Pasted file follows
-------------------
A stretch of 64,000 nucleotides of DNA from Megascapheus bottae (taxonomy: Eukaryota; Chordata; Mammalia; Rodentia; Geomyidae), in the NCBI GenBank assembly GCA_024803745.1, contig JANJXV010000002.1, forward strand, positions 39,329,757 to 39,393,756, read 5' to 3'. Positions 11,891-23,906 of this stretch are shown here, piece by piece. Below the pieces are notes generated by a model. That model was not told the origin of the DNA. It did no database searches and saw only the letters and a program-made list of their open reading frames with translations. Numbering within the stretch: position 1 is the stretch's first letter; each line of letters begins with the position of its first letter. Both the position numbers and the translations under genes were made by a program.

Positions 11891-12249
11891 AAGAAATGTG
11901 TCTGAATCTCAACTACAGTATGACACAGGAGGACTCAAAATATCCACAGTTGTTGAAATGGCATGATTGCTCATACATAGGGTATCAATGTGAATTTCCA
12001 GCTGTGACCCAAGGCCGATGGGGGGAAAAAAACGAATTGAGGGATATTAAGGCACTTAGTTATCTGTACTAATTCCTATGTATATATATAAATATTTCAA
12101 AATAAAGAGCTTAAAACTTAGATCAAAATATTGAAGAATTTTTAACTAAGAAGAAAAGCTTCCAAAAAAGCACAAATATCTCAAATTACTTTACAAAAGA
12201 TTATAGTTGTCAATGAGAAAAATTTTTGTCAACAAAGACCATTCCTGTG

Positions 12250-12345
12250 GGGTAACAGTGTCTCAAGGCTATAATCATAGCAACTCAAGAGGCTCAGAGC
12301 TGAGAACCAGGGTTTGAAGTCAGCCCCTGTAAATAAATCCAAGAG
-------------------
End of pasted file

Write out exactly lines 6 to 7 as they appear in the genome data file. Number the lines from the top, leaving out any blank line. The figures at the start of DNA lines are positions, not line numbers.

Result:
12101 AATAAAGAGCTTAAAACTTAGATCAAAATATTGAAGAATTTTTAACTAAGAAGAAAAGCTTCCAAAAAAGCACAAATATCTCAAATTACTTTACAAAAGA
12201 TTATAGTTGTCAATGAGAAAAATTTTTGTCAACAAAGACCATTCCTGTG